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Music Courtesy & Cultural Appreciation Abroad

No matter the genre, let music be the universal bridge of courtesy and culture.

Picture of music sheets

In my travels, I am always subconsciously listening to music playing in the background. I took active listening a bit further when I became an expat. I became fascinated and then surprised by the music and lyrics I would hear streaming. It is enjoyable to hear local and international genres of music. From live jazz in different languages to the various renditions of pop music by local artists, music definitely lives up to its cliché of being universal.

There were moments when I was hearing a specific song or series of music and I was surprised. I must admit these songs are not on my playlist and I prefer not to listen to them. So why would I care? Because they are being played in places where English is not a native language. Thus, the true understanding of the lyrics of these songs is lost behind the beat or tempo of the music.

Picture of a recording microphone
Recording Microphone (stock image)

Music makes for a great ambiance in any location. Whether it is a hotel playing upbeat dance beats in its restaurant or international chain restaurants intentionally piping tunes for its diners, these establishments should be conscientious of the lyrics. In the past few months, I have heard songs that overtly talk about sex in English or Spanish. This can be an issue. I experienced such overt lyrics being played in top US hotel brands that espouse diversity and sensitivity in their location’s culture. However, this music was being played in a hotel in Malaysia, in a culture and region where topics about intimacy are deeply personal.

While walking in malls, airport terminals, or retail outlets, I would also hear music that overshadows my shopping experience. The music is full of profanity or demeaning language from specific genres of music. I’ve observed some mall guests and store attendants enjoying the rhythms by bobbing their heads, tapping their toes, or snapping their fingers. I have observed these scenes all too often in the United Arab Emirates, Singapore, Bali, and Indonesia. Again, the participants were enjoying the tempo and were seemingly unaware of the potential inappropriate lyrical context which has been shared.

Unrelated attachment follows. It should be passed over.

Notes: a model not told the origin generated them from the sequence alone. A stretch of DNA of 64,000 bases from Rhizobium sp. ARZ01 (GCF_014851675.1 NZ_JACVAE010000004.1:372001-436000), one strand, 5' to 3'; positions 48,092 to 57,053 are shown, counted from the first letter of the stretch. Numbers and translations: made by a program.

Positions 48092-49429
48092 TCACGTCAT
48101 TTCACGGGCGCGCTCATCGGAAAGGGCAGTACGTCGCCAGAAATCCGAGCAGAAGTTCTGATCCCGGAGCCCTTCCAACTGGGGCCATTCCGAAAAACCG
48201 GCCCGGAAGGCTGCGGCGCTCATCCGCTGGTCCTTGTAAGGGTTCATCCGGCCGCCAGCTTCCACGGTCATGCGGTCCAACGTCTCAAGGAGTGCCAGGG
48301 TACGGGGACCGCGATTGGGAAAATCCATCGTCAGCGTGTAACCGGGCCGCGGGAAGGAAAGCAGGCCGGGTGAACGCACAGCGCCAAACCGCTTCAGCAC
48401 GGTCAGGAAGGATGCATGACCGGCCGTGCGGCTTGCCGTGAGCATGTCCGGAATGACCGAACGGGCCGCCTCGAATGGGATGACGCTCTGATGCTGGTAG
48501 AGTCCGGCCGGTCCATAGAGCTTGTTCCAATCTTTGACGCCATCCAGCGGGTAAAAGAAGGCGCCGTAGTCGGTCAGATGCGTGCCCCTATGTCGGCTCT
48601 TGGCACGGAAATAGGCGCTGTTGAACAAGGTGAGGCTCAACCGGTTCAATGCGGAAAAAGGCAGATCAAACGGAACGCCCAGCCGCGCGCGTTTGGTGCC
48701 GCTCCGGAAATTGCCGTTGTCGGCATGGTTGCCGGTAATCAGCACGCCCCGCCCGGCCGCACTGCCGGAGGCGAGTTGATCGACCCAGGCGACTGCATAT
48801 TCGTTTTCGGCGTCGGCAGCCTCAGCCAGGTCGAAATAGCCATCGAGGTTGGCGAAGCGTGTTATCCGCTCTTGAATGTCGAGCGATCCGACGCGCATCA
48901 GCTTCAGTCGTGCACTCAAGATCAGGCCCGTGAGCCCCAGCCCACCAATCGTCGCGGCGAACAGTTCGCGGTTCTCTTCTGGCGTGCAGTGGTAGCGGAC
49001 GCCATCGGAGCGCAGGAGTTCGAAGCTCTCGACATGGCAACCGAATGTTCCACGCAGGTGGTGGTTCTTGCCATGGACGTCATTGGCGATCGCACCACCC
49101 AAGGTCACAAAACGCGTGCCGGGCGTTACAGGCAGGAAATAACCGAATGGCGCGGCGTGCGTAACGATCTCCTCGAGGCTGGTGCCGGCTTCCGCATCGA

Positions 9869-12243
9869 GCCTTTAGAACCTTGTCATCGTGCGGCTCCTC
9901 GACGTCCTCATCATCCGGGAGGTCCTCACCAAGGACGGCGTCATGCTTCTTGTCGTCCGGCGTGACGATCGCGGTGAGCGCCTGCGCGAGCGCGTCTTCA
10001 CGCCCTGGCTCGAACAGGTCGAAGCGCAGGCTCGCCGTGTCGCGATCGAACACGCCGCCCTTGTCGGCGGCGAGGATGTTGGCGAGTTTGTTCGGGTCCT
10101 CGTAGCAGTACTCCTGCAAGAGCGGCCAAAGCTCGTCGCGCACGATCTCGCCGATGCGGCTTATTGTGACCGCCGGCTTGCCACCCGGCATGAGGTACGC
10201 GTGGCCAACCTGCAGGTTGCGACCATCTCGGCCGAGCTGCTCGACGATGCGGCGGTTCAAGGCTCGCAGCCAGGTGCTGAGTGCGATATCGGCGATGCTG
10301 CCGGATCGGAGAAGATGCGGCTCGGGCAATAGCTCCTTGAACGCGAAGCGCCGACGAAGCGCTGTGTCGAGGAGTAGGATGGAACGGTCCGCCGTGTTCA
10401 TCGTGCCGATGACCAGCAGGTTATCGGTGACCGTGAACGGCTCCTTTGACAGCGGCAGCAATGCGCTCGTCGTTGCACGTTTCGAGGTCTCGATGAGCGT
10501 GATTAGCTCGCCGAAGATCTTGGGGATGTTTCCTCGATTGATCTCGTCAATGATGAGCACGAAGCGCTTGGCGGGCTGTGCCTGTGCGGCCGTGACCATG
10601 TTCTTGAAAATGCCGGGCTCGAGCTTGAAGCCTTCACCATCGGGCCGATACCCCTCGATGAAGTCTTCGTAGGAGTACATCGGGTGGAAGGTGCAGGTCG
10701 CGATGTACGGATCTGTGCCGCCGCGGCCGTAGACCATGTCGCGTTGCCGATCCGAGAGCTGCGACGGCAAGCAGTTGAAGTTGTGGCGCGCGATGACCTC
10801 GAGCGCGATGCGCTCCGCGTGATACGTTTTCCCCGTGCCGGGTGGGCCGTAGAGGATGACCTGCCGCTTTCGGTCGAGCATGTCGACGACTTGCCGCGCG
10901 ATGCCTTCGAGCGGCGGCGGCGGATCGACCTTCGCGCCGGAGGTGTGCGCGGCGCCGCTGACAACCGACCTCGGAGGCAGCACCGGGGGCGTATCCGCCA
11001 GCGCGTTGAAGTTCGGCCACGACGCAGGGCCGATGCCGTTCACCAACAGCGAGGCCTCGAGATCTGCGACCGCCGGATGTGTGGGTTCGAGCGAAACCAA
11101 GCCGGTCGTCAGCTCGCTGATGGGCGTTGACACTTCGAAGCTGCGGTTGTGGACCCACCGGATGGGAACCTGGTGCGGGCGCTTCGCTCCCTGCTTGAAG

Picture of a headphone set
Headphone (stock image)

One other point to consider is that, as travelers or expats, we all have our music choices. We like various beats, tempos, and rhymes. As we are guests in the countries we visit, we also need to be mindful of what music we play, especially in public. In spaces like gyms, by the public pool or park, or on an airplane, you might want to consider the courtesy of using headphones or lowering the volume. Being considerate of where you are when listening to your music can go a long way in building relationships, understanding, and respect. The only space in which I have seen a difference is when a local artist performs a rendition of songs. In these cases, the artist omits or changes the potentially offensive language to fit within their context. These scenes of potential sharing of inappropriate or offensive lyrical content reoccur on a daily basis across the world. They listen and even sing the song, in many cases, not knowing what they are hearing or repeating.

By no means am I promoting censorship; but cultural, traditional, religious, and spiritual contexts should be considered and executed when not in your home location. When major brand retailers, hotels, and restaurants are establishing themselves in vastly different locations than their headquarters, they need to make cultural sensitivity a key priority and consideration.

Picture of a vinyl record
Vinyl Record (stock image)

Likewise, as expats, we should extend courtesy and consideration while abroad. Whether you are a temporary resident or tourist; when you are in public spaces adapt and integrate your music sharing habits to suit your location. There is so much music from across the world that can be played that will not be offensive to the local population or even guests who are cognisant of the matter.

So, let us all enjoy the universal language of music’s rhythms and vibes with a bit of courtesy and appreciation for each other's culture.


If you enjoyed this post, have some thoughts on the topic, share them via comments.

— Karla A. Fraser, Music Courtesy & Appreciation Abroad, Roseapple Global, LLC

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